Let Your Freak Flag Fly! How to Present a Professional Image While Being True to Who You Are
One of your recruiters was being interviewed by a reporter for a career website, and they got to the part about dress code and presenting a professional image. It was there opinion that you always wear a suit, or at least a jacket for any interview, no matter the company’s dress code. The interviews response to the question was interesting, “But, what if that’s just not who you are?” This woman was self-described as alternative with a nearly full sleeve of tattoos on both arms and multiple body piercings. That got our team thinking, how do you present a professional image and still be you?
In matters of dress and personal appearance, you want the interview to be about you and your substance, not your style, but for some, your style is your substance. So, sure, put on a nice suit, and go have a great interview. The problem is if this is completely not you, it’s akin to having a serious conversation wearing a toga. Dressing so completely opposite to who you are will completely throw you off of your game. They had a name for it back in the day (maybe the kids are staying it?); it was called being a Poser. How can your prospective new employer get to know you when you are pretending to be someone else?
That was a rhetorical question; you can’t. So what then? You want the job, but you’re afraid they’ll think they are interviewing the girl with the dragon tattoo. To us the answer is simple. Don’t change who you are; just be the most professional version of you that you can. But, how?
Skip the mall.
The first thing to do is not go shopping. If you’re like me that is a drag because you look for any reason to go shopping, but for the rest of the rational world, this should be of some relief. The problems with running out to buy a new outfit:
- It’s expensive.
- It’s hard to get a great fit right off of the rack.
- You may never wear it again.
- You probably don’t know what to look for in the first place.
Instead, shop in your closet. Every guy probably owns a sport coat they’ve worn to church or some semi-formal affair. Go with that, clean-pressed slacks and a nicely starched shirt. This guy is a professional and ready to talk business. For women it’s even easier; pick a somewhat conservative dress and a sweater or basic jacket.
Wearing something you like from your closet may help you to feel more comfortable and that can translate into a better interview performance.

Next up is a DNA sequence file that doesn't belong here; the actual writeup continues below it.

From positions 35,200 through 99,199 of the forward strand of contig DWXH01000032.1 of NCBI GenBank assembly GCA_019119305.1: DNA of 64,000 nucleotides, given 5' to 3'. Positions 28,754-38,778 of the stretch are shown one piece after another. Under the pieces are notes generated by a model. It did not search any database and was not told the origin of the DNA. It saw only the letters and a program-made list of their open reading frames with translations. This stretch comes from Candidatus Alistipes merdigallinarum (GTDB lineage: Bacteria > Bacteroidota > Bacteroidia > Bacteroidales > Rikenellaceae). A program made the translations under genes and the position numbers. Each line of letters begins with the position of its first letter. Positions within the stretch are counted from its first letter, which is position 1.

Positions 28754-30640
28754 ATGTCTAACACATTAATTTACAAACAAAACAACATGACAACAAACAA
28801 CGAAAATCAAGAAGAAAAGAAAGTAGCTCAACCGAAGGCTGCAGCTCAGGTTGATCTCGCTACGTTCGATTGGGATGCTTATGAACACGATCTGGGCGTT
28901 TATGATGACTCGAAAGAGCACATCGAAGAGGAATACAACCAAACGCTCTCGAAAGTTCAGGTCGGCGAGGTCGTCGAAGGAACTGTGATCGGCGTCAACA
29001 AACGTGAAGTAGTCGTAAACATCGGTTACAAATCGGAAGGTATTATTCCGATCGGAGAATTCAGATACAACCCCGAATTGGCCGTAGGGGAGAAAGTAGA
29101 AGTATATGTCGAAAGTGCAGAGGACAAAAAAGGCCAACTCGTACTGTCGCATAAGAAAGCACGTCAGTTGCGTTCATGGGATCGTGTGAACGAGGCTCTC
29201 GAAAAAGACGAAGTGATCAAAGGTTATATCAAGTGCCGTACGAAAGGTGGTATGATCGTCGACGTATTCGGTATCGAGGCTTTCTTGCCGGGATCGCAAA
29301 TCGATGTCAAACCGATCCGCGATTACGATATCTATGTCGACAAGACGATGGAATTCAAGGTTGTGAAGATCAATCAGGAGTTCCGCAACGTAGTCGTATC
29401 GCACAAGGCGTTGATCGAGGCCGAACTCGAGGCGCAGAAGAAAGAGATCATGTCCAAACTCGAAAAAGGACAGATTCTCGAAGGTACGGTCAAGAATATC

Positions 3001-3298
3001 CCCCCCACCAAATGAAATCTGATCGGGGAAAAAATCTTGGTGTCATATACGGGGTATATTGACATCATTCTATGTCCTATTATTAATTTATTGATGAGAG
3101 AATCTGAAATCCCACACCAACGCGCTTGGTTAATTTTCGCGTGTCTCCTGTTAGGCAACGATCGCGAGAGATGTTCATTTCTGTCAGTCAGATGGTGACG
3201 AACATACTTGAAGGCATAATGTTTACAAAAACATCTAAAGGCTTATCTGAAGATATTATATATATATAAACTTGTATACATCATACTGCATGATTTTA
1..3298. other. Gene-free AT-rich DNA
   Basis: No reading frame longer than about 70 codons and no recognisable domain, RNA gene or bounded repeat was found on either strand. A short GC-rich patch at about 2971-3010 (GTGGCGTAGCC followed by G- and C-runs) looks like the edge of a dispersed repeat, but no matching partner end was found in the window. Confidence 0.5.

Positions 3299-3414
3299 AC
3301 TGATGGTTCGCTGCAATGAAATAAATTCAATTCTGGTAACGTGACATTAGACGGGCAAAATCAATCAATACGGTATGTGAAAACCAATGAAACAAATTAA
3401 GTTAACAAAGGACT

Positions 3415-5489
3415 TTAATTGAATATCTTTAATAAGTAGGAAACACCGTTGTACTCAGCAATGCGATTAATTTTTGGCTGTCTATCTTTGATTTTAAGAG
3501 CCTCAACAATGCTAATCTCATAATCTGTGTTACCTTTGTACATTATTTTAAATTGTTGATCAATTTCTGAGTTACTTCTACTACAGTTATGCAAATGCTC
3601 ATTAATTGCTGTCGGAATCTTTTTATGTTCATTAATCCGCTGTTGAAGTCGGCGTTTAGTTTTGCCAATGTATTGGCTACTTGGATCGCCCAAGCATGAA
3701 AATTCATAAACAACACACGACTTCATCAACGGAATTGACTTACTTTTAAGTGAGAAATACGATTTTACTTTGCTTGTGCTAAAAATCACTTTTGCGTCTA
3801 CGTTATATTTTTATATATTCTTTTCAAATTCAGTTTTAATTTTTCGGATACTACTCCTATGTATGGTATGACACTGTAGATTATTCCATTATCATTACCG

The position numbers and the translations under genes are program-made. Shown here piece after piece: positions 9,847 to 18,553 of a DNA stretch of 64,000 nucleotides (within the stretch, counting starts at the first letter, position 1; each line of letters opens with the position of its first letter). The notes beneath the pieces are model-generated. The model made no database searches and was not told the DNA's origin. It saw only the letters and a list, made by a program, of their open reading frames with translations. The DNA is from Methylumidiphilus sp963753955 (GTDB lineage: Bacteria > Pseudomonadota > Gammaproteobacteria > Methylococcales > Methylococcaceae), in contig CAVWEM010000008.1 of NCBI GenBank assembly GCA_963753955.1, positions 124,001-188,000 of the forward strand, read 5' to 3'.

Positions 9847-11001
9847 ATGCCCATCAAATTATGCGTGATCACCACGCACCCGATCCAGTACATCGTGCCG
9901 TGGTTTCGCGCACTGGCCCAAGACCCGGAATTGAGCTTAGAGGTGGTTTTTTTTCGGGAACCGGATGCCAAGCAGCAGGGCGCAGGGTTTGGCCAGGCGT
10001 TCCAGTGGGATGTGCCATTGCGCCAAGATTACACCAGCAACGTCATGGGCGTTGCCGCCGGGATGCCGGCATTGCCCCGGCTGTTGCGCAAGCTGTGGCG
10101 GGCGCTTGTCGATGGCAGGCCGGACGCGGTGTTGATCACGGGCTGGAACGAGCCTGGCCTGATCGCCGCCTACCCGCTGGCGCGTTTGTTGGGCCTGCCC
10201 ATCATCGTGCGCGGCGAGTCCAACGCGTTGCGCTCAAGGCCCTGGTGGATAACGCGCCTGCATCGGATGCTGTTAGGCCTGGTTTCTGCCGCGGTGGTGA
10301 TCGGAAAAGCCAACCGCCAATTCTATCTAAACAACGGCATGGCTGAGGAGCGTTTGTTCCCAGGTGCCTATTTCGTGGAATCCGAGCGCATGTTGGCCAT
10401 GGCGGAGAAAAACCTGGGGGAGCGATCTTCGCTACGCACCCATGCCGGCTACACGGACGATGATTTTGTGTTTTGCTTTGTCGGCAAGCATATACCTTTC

Reveal what you want when you want.
The sweater or jacket you choose actually serves a couple of purposes. First, even though it may be 110 degrees in the shade outside it will likely be freezing from AC in the office. Second, if you have mad ink and aren’t ready to bust out the guns yet, this is a great way to keep them under wraps. And, who knows, if the timing seems right and the mood strikes, you may even take the sweater off. You are in control and can decide how much you want to let them base their hiring decision on your style.
Consider a toned-down version.
So, what if you have more metal than Iron Man? Once we had a recent graduate who was applying for a recruiter position. She was great, personable and talented, but she was wearing what our hiring manager described as a jean suit and had more piercings than he could count.
So, the hiring manager suggested a comprise, telling her that we were interested and letting her know our workplace was a bit conservative. He suggested she tone down her personal style a little. Surprisingly, she did this, and had a great interview with her potential manager. We made her an offer, and she turned us down. In the end, we just weren’t her kind of company.
And that, we think, is the moral of the story. We had asked her to change too much, but if she had come in originally somewhere between what she was and what we suggested, it probably wouldn’t have been an issue. Like they used to say on Queer Eye for the Straight Guy, “It isn’t a makeover, it’s a make better.” Be the best, most professional version of you, and let your experience, talent and personality win the day. Once you are in, you can slowly bring them around to being more open than they ever thought they would.
Photo credit: Canva
Career advice | Finding a job | Interviewing tips for job seekers | Personal branding